The online video-on-demand market just got a little more crowded. YouTube is getting in on the party.
Jennifer van Grove of Mashable reports, “Now that Google has decided to make YouTube the home for both amateur and professional content, those premium advertisers should start to pour in, right? After all, we did just see a social masthead ad unit from Volvo yesterday. Plus, there’s the fact that YouTube is continuing to grow at record rates, and would be in position to grab a hold of international viewers if they were the first to make the content available outside the U.S., as promised (which neither Hulu or YouTube does just yet).”
Broadcast media titans NBC Universal and News Corp founded Hulu.com together and found early success in the growing market for streaming TV shows on the Web. CBS has recently relaunched its TV.com property to compete, and now Google is looking for more major media partners to enhance their content.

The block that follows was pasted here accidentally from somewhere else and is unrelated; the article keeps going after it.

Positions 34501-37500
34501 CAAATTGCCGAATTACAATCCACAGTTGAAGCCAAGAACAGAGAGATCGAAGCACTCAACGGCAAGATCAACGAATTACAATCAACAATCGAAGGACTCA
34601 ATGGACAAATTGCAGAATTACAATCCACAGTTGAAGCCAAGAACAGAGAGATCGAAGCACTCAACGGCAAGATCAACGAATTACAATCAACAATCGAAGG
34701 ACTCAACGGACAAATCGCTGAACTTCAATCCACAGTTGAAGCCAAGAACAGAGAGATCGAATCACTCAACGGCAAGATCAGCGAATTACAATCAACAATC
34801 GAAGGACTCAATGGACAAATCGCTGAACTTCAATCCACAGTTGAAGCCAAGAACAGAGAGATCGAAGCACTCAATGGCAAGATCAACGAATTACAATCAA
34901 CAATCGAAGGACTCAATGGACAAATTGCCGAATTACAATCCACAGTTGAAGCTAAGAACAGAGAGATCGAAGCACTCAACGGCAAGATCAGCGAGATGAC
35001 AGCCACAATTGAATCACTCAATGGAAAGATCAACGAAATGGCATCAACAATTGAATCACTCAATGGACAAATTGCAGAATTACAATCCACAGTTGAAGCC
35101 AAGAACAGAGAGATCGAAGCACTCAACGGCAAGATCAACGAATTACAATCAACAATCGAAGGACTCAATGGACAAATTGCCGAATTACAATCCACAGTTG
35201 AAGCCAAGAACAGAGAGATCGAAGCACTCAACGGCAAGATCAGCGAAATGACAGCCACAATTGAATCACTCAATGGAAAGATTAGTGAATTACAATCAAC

Along with movies and TV content, Wired reports Google is pursuing music producers, “Meanwhile, last week YouTube announced a partnership with Universal Music to build VEVO, a premium music video Web site (for) which Google will share some of the revenue. Content will be exclusively available through VEVO.com and a new VEVO channel on YouTube through a special VEVO-branded embedded player.”
This news comes shortly after Spencer Wang, an analyst for Credit Suisse, predicted that Google will lose $470 million this year from YouTube’s expenses. Evidently, it’s not cheap being the dominant market force in online video. According to Nielsen, in March of 2009, YouTube accounted for 5.479 billion (with a “b”) video streams, compared to Hulu’s 348 million (with an “m”) video streams.
Google is dropping hints that it has new monetization plans for YouTube. CNET reported Thursday that Google is going to try out micropayment revenue models. “With respect to how it’ll get monetized, our first priority is on the advertising side. We do expect over time to see micropayments and other forms of subscription models coming as well,” said Google CEO Eric Schmidt after the company reported first-quarter profits Thursday. “We’ll be announcing additional things in that area literally very, very soon.”